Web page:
Plain-Bellied Watersnake

Image of a yellow-bellied watersnake
Scientific Name
Nerodia erythrogaster
Colubridae (nonvenomous snakes) in the order Squamata (lizards and snakes)

The plain-bellied watersnake is a medium-sized, heavy-bodied, dark-colored, semiaquatic snake with a plain yellow belly. It is mainly gray, greenish gray, or brownish black, with little or no pattern on its back. Populations in western Missouri are more likely to have blotches along the back and sides. The belly is plain yellow or occasionally with some orange.

This nonvenomous snake will bite viciously and smear a foul-smelling musk if captured.

Similar species:

  • Missouri has four other species of watersnakes (Nerodia spp.). The coloration, particularly the plain, unmarked belly, helps distinguish the plain-bellied watersnake from the others.
  • Watersnakes are often confused with the venomous northern cottonmouth (Agkistrodon piscivorus) and killed because of unwarranted fear. Cottonmouths are more heavy-bodied, with a larger, chunky head and a facial pit between the nostril and eye; they are darker and have a light line from the eye to the corner of the mouth.
Other Common Names
Yellow-Bellied Watersnake (former subspecies)
Blotched Watersnake (former subspecies)

Adult length: 30 to 48 inches; occasionally to 64 inches.

Where To Find
Plain-Bellied Watersnake Distribution Map

Occurs in the Bootheel and north along the Mississippi River floodplain, and along our southernmost counties and northward in western Missouri to about Buchanan, Livingston, and Linn counties.

This species is active from late March through October. Most individuals emerge from their overwintering retreats in April and early May.

Plain-bellied watersnakes prefer the quiet waters of swamps, sloughs, oxbows, slow-moving rivers and streams, floodplains, seasonally flooded bottomland woods, drainage ditches, lakes, and ponds. In summer, however, it is not unusual to find them on dry land, because they may move far away from water.

Individuals bask on logs in shallow water, on branches above the water, or along the shore.

In winter, these snakes retreat to mammal burrows, rock piles and crevices, riprap rocks along levees, and rotting stumps and logs. In north-central Missouri, this is one of the snake species that commonly overwinters in crayfish burrows.

Foods include fish, toads, frogs, tadpoles, salamanders, and crayfish. Although most other watersnake species eat mostly fish, this species seems to eat a larger percentage of frogs and toads.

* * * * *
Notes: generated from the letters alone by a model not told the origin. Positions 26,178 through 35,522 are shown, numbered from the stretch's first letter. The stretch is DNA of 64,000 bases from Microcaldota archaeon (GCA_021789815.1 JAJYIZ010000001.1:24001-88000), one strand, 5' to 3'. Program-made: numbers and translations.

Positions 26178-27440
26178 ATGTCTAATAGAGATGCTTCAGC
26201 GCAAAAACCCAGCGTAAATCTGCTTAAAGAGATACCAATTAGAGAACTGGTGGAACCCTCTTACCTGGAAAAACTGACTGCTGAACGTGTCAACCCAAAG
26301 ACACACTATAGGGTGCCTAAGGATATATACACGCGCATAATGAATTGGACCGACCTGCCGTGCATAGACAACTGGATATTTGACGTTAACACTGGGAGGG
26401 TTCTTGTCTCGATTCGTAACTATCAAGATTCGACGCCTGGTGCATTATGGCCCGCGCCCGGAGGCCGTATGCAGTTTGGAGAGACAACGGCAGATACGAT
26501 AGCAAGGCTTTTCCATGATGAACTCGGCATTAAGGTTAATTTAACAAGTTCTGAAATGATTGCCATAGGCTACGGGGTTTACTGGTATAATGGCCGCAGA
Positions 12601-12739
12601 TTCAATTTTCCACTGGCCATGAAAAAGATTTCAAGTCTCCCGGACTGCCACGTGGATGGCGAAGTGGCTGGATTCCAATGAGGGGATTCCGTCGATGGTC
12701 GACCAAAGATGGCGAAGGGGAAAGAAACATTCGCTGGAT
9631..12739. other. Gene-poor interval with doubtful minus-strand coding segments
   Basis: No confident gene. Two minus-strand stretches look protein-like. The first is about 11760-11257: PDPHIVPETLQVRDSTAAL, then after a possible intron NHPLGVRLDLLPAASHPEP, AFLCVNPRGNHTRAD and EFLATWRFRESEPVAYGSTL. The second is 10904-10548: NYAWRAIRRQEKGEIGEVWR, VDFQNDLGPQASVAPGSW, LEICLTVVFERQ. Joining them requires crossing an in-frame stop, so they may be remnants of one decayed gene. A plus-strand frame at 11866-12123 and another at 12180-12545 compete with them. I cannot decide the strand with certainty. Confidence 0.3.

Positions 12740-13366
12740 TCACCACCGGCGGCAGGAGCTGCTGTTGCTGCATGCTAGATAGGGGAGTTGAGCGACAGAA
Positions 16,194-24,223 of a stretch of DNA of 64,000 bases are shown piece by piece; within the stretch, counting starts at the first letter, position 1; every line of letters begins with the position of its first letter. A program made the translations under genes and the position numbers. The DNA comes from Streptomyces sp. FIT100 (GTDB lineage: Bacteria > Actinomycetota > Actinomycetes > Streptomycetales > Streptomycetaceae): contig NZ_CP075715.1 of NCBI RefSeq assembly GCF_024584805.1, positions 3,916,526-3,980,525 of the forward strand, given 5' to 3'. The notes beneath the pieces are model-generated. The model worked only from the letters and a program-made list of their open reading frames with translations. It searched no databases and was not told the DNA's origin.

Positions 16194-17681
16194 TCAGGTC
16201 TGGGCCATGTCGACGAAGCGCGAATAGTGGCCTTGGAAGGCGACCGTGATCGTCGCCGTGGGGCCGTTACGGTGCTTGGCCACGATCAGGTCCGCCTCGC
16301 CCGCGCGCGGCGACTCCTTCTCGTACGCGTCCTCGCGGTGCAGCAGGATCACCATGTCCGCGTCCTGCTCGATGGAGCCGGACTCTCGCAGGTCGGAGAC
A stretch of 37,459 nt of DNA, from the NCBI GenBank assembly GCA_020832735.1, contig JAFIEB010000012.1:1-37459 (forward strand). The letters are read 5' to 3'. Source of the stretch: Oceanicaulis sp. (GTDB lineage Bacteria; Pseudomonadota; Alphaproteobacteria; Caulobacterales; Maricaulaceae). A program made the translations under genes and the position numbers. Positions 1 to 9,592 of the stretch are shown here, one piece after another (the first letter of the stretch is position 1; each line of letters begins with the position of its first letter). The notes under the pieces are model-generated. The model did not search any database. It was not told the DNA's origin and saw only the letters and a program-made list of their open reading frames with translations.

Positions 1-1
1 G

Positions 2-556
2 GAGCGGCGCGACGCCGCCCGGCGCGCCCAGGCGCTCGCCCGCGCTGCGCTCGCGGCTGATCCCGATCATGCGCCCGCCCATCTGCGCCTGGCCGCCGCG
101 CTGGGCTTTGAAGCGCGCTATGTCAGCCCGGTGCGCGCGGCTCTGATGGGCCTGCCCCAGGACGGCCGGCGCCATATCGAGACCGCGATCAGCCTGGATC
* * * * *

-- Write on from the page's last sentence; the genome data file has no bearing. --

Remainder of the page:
Taxonomy: The plain-bellied watersnake used to be divided into several different subspecies, including the yellow-bellied watersnake (N. e. erythrogaster), occurring in eastern Missouri along the Mississippi River and in the Bootheel, and the blotched watersnake (N. e. transversa), occurring in western and southwestern Missouri, but those subspecies are no longer recognized.

Life Cycle

Courtship and mating occur in spring, especially in April and May. Females give birth to live young during August and early September, with usually 10–20 in a litter. Larger females bear larger litters. Individuals become sexually mature by about age three. Lifespan can be nearly 15 years.

As with most of our watersnakes, although it is nonvenomous, it is pugnacious. When cornered, an individual will strike or bite viciously. When captured, watersnakes also excrete a foul-smelling musk from glands in the base of the tail that it is often mixed with feces and smeared on the captor.

Snakes stir our imaginations and figure prominently in our myths, religions, and stories. We humans have invented many unfair and incorrect myths that make them seem the embodiment of evil. Curiosity and knowledge helps us overcome our prejudices.

As predators, watersnakes control populations of the animals they consume. But snakes are preyed upon themselves. Their defenseless newborns are eaten by animals ranging from large frogs and fish to other snakes and birds and mammals. Adults are eaten by predatory mammals and birds. Watersnakes' defensive behaviors (biting and smearing bad-smelling stuff on enemies) remind us that they are a prey species themselves.

Media Gallery
Similar Species

Where to See Species

Settle's Ford Conservation Area is located on both sides of the South Grand River in southeast Cass and northeast Bates Counties and is easily accessed from Cass County Route B. This 7,364-acre area
About Reptiles and Amphibians in Missouri
Missouri’s herptiles comprise 43 amphibians and 75 reptiles. Amphibians, including salamanders, toads, and frogs, are vertebrate animals that spend at least part of their life cycle in water. They usually have moist skin, lack scales or claws, and are ectothermal (cold-blooded), so they do not produce their own body heat the way birds and mammals do. Reptiles, including turtles, lizards, and snakes, are also vertebrates, and most are ectothermal, but unlike amphibians, reptiles have dry skin with scales, the ones with legs have claws, and they do not have to live part of their lives in water.